Why Hygge?

Hygge (pronounced hoo-gah) is a relatively modern concept created by the Danes that I feel describes everything I love in a nutshell. That being togetherness, cosy interiors, comfort food and timeless fashion (especially in winter, so much easier right?)

Anyway, I digress… Hygge isn’t limited to Autumn/Winter. Picture this. You’re sat in the garden with your friends and family, drink in hand, the smell of BBQ food lingering in the air, music playing in the background with the sound of the fire pit crackling away. Bliss! Ah roll on the lighter warmer evenings. The other thing I love about nights like this are how it encourages togetherness (another important aspect of Hygge). I LOVE spending time with friends and family as much as possible. It makes me feel so content and making endless memories is just the best! I try to make a conscious effort to leave my phone in another room when at a social gathering (apart from to take pictures of course) but in doing this you can totally relax, switch off from virtual influences and simply take in the moment.

An event that stands out to me is when last year we celebrated an early Christmas with family. We rented out a gorgeous farmhouse locally and spent the entire weekend eating, drinking, chatting, playing games and laughed none stop. I was totally in my element. I arrived there straight from work on a rather gloomy December evening and there was Mulled wine warming on the AGA and fresh mince pies on the side begging me to eat them. DUH! It was heaven.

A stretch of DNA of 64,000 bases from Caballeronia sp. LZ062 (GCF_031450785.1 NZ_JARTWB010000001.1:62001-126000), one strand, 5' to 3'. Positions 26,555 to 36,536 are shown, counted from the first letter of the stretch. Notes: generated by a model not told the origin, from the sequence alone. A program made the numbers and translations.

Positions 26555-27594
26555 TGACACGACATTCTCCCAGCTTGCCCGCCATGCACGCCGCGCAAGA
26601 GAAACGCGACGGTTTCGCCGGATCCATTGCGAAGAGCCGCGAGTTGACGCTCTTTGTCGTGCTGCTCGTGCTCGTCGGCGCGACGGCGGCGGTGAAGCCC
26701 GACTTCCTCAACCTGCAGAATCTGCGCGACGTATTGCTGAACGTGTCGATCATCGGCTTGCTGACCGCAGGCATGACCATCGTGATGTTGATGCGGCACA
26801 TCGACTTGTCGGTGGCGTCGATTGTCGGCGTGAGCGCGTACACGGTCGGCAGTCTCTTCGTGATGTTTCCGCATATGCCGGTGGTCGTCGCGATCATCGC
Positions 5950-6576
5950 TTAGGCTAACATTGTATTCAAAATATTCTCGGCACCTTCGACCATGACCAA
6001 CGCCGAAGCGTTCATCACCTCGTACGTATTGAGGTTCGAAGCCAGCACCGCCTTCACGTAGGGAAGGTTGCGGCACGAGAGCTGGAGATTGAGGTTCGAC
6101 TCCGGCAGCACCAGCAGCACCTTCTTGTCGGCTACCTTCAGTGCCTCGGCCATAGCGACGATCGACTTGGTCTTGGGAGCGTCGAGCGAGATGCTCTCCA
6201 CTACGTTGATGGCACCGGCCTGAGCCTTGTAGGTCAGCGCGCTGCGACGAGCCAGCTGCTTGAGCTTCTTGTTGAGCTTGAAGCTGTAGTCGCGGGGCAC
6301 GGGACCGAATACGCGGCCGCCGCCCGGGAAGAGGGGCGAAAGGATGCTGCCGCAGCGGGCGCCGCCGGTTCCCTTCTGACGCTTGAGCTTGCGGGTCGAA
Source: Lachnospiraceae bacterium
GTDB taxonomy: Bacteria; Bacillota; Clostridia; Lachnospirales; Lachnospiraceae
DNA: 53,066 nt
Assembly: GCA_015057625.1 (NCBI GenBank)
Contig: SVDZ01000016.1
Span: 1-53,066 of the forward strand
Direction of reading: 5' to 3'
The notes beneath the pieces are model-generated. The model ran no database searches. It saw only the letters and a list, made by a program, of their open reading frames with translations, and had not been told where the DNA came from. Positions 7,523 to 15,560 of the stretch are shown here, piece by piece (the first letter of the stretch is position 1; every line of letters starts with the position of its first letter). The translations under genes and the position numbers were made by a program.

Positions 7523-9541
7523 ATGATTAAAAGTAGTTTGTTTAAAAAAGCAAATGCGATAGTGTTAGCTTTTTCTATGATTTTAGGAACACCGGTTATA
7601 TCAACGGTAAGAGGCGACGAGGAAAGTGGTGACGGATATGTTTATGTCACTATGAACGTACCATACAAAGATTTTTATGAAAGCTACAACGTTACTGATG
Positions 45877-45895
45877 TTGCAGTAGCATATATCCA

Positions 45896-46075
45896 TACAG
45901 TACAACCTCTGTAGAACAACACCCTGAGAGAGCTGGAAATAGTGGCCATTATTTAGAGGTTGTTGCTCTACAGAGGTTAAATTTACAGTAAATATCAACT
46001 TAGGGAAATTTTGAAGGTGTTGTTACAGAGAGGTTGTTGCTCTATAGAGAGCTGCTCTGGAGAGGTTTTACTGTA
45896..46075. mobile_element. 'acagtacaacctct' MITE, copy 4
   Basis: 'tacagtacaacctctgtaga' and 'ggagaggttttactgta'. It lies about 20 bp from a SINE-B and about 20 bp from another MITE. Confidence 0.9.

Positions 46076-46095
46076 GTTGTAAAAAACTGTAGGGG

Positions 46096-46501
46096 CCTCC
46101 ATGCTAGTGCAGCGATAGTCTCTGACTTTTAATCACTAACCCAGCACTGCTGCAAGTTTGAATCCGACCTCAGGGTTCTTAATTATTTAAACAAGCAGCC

For a more in depth description of what Hygge is I can strongly recommend ‘The little book of Hygge’ by Miek Wiking. It is a great example of how to live well and is where I came to hear about this amazing approach. But for now here’s a checklist to help you get started.

Hygge checklist:

  • Candles candles candles
  • No stark lighting. Table lamps all the way
  • Build a little collection of the cosiest clothes for the days of doing nothing.
  • Put together a blanket basket to cosy up with
  • Put fresh flowers throughout the house
  • Cook from scratch (because there’s something so satisfying about it when it goes out)
  • Light the log fire/fire pit
  • Bake because ‘you can’t buy happiness but you can buy cake’. I will now live by this.
  • Fill your wardrobe with chunky knits and scarves
  • Drink copious amounts of tea and hot chocolate

 

I hope you enjoyed this little insight into my interpretation of Hygge. So for now, get into your cosiest clothes make and hot drink, stuff your face with Easter eggs surround yourself with candles (safety first)  and whack on a film (I’m sure there will be plenty of bank holiday treats over the next couple of days).

Happy Easter!

H x